The X Files Revisited: 4.20 Small Potatoes

The X Files ran for nine seasons and two movies, charting the efforts of Agents Mulder and Scully in their search for the unexplained. Now eight years after the second movie The X Files: I Want To Believe, the show is returning for six new episodes in 2016. Here at The Digital Fix, we are going to work our way through each season, reviewing some of the big episodes – and both movies – across the years in the build up to season ten. With 202 episodes, there is simply too much to cover every episode; instead we'll pick the story highlights of each year. This time its season four's comic gem Small Potatoes.

The Peacocks. Mulder and Krycek trapped in a Russian gulag and exposed to the black oil. Scully's cancer. Max Fenig dying in a plane crash. Season four of The X Files might have provided plenty of great drama but it makes for some pretty grim viewing at times. And noticeably it's rather light on comedy too. Considering we got three magnificent comedy episodes in season three - Clyde Bruckman's Final Repose, War of the Coprophages and Jose Chung's "From Outer Space"- that is somewhat surprising. Though perhaps the reason for the lack of humour in season four; all of those episode were written by Darin Morgan and after he left the show, how could any writer hope to match his comic brilliance?

Fortunately Vince Gilligan (of Breaking Bad fame) was up to the challenge and Small Potatoes is a great addition to the season; a woman in a small town gives birth to a baby with a tail - the fifth infant to be born with this extra appendage in three months. An invasion of monkey babys, as a rash tabloid so eloquently puts it, is enough to put Mulder on the case. But its the father that certainly peek Mulder and Scully - and the audience's - interest; it was Luke Skywalker.

Despite the fact that the mother has seen Star Wars 369 times, the real clue is in the fertility clinic treating the other four mothers. And unassuming janitor Eddie Van Blundht - played by none other than Darin Morgan himself! With a scar where his tail once was and a DNA test proving he is the father the greater mystery becomes how? As Scully so eloquently puts it "On behalf of all the women in the world this was not consensual."

Mulder: "I have a theory. Do you want to hear it?"
Scully: "Van Blundht somehow physically transformed into his captor and walked out the door, leaving no one the wiser?"
Mulder: Scully, should we be picking out china patterns or what?"

The script crackles and the heart of it is Mulder and Scully. Their debate over who they would be if they could be someone else is a lot of fun, even if their views are very different. Mulder embraces the weirdness and Scully sticks with the rational explanation; four years on the actors are so comfortable in the roles that their banter is just as engaging as the horror, the drama and the fun...

And it really is a fun episode. Eddie escaping custody after the police officer repeatedly misspells his name and disguising himself as the woman of one of the husbands is hilarious, particularly when the real husband returns home. Mulder and Scully discovering the mummified corpse of Eddie's father in the attic adds a touch of proper X Files horror and Mulder accidentally snapping off the calcified tail was particularly amusing. And the final showdown between Mulder and Eddie - disguised as Mulder - leads to the best twist of all; the real agent being locked in a boiler room while the imposter takes his identity and returns to Washington DC with Scully.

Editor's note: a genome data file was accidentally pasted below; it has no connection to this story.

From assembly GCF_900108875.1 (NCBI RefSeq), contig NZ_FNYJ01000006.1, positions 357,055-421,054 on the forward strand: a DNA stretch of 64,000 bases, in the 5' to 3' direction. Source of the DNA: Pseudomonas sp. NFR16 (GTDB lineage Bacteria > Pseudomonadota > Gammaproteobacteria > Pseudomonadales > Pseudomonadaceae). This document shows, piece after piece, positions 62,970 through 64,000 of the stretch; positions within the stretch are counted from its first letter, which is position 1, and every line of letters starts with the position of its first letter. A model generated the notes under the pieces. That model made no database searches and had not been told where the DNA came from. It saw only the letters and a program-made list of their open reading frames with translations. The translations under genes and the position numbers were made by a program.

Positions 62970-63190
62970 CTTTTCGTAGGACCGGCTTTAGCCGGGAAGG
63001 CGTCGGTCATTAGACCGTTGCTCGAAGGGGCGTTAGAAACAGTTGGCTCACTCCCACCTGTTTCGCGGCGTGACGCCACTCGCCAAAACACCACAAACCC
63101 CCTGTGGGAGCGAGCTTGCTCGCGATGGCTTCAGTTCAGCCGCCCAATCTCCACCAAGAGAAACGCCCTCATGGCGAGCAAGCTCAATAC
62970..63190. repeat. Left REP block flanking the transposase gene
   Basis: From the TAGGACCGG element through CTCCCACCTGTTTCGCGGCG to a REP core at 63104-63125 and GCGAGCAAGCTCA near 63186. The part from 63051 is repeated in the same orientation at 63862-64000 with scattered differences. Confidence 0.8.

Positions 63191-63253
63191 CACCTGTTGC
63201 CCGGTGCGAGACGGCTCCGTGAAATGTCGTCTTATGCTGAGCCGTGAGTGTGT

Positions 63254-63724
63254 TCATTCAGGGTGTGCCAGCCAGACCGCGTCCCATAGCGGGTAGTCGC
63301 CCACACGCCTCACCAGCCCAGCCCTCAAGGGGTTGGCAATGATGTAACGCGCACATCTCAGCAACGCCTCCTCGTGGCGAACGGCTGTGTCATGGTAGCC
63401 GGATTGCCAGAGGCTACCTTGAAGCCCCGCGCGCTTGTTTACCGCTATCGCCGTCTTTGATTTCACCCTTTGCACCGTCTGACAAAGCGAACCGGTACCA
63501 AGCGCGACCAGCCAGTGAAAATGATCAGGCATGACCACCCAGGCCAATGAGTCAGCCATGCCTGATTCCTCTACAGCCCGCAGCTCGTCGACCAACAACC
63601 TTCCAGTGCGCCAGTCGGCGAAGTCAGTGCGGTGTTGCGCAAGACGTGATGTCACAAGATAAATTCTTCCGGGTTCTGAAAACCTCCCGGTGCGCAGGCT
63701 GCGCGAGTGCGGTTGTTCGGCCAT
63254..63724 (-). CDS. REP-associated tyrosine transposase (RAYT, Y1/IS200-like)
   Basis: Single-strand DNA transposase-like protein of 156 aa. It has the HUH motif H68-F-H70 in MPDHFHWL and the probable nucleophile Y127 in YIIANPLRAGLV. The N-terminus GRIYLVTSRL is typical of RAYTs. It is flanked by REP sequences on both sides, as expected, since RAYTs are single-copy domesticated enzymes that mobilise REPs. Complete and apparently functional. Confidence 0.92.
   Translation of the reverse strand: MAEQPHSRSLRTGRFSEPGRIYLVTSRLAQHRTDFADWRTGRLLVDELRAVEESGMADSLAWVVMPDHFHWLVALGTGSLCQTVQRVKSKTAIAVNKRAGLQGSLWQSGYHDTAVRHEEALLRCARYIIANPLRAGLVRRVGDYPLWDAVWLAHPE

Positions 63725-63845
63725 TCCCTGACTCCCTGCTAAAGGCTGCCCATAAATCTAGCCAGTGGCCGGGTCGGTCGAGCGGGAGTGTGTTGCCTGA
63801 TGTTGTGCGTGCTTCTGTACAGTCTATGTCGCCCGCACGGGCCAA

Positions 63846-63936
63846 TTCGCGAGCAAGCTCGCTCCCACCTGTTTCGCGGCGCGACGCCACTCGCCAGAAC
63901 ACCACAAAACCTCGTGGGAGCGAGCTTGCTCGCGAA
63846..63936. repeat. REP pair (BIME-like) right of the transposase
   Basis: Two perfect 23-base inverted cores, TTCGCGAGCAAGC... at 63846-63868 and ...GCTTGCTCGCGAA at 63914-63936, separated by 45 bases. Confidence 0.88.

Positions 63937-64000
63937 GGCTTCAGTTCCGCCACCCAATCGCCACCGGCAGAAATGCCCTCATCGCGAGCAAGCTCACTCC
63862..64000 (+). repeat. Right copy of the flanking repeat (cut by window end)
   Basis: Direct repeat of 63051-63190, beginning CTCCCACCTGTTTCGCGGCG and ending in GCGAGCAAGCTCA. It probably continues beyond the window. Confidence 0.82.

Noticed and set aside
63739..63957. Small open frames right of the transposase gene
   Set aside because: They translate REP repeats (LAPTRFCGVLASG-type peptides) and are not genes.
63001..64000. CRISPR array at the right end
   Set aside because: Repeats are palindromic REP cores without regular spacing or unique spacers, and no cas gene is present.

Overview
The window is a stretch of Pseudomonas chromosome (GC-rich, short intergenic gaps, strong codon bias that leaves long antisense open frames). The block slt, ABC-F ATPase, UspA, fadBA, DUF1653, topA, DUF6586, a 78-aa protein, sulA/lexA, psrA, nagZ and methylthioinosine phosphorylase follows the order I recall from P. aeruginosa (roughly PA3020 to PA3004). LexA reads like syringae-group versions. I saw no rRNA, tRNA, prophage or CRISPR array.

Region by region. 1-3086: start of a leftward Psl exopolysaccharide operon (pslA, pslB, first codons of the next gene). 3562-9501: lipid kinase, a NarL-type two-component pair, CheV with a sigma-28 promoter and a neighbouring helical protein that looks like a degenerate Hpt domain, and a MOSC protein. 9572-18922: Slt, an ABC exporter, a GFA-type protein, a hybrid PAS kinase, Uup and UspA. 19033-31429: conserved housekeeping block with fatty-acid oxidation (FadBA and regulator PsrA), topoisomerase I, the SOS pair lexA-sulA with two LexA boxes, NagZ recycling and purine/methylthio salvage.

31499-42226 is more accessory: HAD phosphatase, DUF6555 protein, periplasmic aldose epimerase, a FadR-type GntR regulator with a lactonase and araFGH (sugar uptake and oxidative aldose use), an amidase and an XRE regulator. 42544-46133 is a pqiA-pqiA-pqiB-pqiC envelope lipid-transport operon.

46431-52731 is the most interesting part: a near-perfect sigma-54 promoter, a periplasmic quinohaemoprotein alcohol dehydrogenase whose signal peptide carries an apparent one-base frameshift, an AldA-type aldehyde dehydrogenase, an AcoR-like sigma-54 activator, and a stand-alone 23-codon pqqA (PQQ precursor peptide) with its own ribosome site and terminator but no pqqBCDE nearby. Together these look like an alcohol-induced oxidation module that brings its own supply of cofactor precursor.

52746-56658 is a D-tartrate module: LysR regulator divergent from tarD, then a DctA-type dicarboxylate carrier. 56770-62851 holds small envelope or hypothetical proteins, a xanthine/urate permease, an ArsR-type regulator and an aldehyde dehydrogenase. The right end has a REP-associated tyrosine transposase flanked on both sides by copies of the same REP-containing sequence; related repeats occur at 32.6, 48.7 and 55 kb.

The scenes with Eddie's 'Mulder; are fantastic and the real comic highlights of season four. I laughed as he misspelt Federal Bureau of Investigation twice in his final report to Skinner and when he declared "this is where our tax dollars go?" as he stared at the 'I want to believe' poster in Mulder's office. Questioning where does Mulder sleep, getting excited over the voicemail from a sexy woman - only to reveal it was a telemarketer - and deleting the message from the Lone Gunmen as they claimed to know who killed JFK (a great nod to Musings Of A Cigarette Smoking Man) - all moments where he realises Mulder is an even bigger loser than him. Oh and his attempt to practice saying "F.B.I" with the badge is wonderful.

And then we have the 'seduction of Scully' scene. What a perfect moment of TV and one that many shippers of the two agents must have been elated with at the time. Showing off the new sensitive, open side to Mulder as they share a bottle of red wine in her apartment, you could almost hear the fangirl squeals of excitement as he leaned in for the kiss. (I did notice that she didn't seem quite so sure of herself). The real Mulder bursting in and catching them about to lock lips was the perfect comic denouement.

Small Potatoes is a witty, funny and often surprising episode with plenty of comic turns to keep the audiences on their feet. It all rests on the final scenes with the Mulder-impersonating Eddie and fortunately it really works. And given the heavy episodes coming up, this slice of comedy was just what the show needs...

The X Files

Chris Carter's The X Files was the cultural zeitgeist of the 1990s, turning Mulder and Scully into television heroes. With its mix of aliens, conspiracies, monsters and serial killers, it revolutionised cult television and returned for new six-part revival in 2016 and another 10 episodes in 2018. Check out our 'The X Files Revisited', reviewing key episodes from across all seasons and both movies and our weekly reviews of season 11.

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